Monday, October 7, 2013

10/7/2013 Tennessee Civil War Notes

7, A newspaper report on Confederate activities in Knoxville and environs

From Knoxville. "J. T. G."

Knoxville, Oct. 7, 1862

Editor Enquirer: For some time past the tories of Sevier county have been organizing themselves into an armed band for the purpose of resisting the authorities of this department. Last week they had succeeded in gathering about 400 together, and took up a strong position in the mountains of Sevier. Gen Jones, commanding this department, ordered a North Carolina regiment under Colonel Allen to proceed thither and dislodge them. The Colonel retuned yesterday evening with about 50 prisoners, some 80 horses, and a like number of fine beef cattle, and crowned his scout by capturing two Federal officers. The capture of these two officers with this gang inclines me to the opinion that these men were recruits for Lincoln's service, and not organized for the purpose of resisting the legally constituted authorities, as many here supposed. The presence of these officers right here in our midst, recruiting and organizing companies for service in the enemy's ranks, developed a startling fact that may well claim the serious consideration of the General commanding.

Gen Breckinridge is here, stopping at the Lamar House. He is in fine health and spirits. His splendid command is in camps not from town, recruiting their energies preparatory to the long and tedious march they will soon have to make. The "bloody 19th Tennessee" is in this command. In the battle of Shiloh its ranks were mowed down by the enemy's fire like grass before the blade, and at Baton Rouge the sustained their reputation for bravery, but at the sacrifice of many lives. What is left of the gallant regiment was furloughed a few days ago by Gen. Breckinridge to recruit their health, and at the same time their ranks.

A few days ago a large train of wagons loaded with small arms and ordnance stored was on the eve of starting through to Kentucky. An order has been issued countermanding the shipment through by wagons. I have been informed by an officer who knows, that the arms will take a more circuitous route, but a more expeditious one.

Bushwhacking has been resumed beyond little Big Creek Gap, at about Pine Mountain. A report reached town this evening that a small detachment of cavalry was captured by the enemy while going through to join their regiments in Kentucky. A detachment of cavalry was sent from these camps on Friday last [3rd] 7 of whom belonged to Captain Nelson's Rangers….It may turn out to be some other detachment that was captured, however. Henry Dawson and Watt Banks, would have been along but for indisposition, they will report for duty in a few days. You can say to Dawson's friends that he is the most philosophical soldier in the service, and can smoke a corncob pipe with as much ease and elegance as Sir Walter could in his palmist days.

Hillar's Legion, which has been occupying the Cumberland Gap since the Yankees evacuated it, left a few days ago and are now on the march for Lexington, Kentucky.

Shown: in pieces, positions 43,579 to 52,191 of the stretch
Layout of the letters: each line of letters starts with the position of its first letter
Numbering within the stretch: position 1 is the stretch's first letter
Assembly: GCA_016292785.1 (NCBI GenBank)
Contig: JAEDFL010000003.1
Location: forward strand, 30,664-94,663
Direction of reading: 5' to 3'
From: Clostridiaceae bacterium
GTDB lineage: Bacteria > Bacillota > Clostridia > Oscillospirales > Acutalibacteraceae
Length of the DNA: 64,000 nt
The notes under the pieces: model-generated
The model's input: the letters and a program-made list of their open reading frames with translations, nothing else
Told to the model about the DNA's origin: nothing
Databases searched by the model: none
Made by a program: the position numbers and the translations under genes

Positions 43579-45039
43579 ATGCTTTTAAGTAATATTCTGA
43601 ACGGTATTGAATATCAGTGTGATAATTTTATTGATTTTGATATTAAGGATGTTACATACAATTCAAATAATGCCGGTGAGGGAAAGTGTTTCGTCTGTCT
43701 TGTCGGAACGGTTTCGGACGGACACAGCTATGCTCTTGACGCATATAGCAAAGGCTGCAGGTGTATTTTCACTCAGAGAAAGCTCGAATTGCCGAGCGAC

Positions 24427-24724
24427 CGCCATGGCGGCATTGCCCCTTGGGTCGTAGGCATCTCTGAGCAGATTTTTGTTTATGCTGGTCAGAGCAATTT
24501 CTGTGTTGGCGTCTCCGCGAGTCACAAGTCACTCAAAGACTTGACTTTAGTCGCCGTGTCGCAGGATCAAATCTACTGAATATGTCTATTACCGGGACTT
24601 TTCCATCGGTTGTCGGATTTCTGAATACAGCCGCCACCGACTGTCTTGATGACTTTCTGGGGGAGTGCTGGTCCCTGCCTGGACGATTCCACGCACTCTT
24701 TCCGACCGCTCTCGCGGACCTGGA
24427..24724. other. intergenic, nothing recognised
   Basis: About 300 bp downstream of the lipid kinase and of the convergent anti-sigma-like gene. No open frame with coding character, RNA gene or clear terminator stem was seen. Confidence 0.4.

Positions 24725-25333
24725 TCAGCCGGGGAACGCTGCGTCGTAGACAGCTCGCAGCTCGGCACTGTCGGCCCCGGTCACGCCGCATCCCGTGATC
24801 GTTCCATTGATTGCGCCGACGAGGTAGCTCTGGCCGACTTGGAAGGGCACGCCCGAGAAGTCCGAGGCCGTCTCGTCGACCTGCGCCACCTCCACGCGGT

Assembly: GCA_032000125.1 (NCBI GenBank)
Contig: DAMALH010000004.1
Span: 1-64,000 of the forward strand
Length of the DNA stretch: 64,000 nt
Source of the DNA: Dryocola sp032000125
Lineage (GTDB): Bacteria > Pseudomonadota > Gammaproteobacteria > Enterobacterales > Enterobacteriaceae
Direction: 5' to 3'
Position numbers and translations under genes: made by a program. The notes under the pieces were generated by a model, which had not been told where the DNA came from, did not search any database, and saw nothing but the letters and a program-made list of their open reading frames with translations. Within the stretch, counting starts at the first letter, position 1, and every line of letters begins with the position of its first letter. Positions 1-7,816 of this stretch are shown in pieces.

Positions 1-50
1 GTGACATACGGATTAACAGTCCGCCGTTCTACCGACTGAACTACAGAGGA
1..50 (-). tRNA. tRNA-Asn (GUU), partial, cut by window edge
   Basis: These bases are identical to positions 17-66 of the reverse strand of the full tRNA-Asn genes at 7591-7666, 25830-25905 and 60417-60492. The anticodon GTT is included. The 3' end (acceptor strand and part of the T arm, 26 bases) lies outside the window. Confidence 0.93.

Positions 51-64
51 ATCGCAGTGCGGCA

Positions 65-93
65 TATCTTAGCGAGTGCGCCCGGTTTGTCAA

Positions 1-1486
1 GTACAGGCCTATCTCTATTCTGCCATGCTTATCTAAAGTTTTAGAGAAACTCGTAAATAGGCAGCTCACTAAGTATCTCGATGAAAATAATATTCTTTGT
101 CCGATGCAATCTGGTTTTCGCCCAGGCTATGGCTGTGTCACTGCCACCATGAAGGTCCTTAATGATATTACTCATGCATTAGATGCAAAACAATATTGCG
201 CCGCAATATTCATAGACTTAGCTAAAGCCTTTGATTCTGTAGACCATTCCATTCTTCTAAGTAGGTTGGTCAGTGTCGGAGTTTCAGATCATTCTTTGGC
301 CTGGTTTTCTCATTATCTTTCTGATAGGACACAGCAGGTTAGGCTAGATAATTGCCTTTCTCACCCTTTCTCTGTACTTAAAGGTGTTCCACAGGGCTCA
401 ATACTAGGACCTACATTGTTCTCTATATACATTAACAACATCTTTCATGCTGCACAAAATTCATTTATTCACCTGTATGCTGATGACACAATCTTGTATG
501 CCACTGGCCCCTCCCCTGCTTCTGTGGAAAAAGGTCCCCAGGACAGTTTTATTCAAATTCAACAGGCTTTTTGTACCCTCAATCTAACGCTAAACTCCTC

A report is current in town this evening that Humphrey Marshall fell in with a portion of the Yankee Gen. Morgan's command on their retreat to the Ohio, and captured all of his artillery and horses, and several hundred prisoners. The reports needs confirmation.

I predicted in one of my letters that Gen. Stevenson would never overtake Morgan. He is too slow in his movements, when he is the assaulting party….[remainder illegible]

Daily Columbus Enquirer, October 11, 1862.





We subjoin below an official copy of Gen Grant's Cotton order, which posses special interest to a large number of our readers:

Headquarters, 16th Army Corps

Memphis, Tenn, 7th Oct. 1863

General Orders, No. 141. [sic]

I. The following Order from Maj. Gen. U. S. Grant, is in force within this command

* * * *

All actual residents within this Department, well disposed to the Government of the United States, will hereafter be permitted to bring into any military post or station on the Mississippi river, cotton, or other Southern products of which they are the bona fide owners, and on the permits of the Military Commander of such posts or stations, or the local Provost Marshals thereof, ship the same to Memphis, Tenn, or New Orleans, La., for sale on their own account.

All cotton belonging to the States in rebellion, to the Confederate States or to persons in arms against the United States, will be seized for the benefit of Government and disposed of under existing orders.

No person or persons speculating in cotton will be permitted to remain in this Department south of Helena, Ark., and so engaged, either directly or indirectly, will be regarded as unauthorized persons and sent beyond the limits of the Department.

By order of Major-General U. S. Grant.

Memphis Bulletin, October 9, 1863.

James B. Jones, Jr.

Public Historian

Tennessee Historical Commission

2941 Lebanon Road

Nashville, TN  37214

(615)-532-1550  x115

(615)-532-1549  FAX


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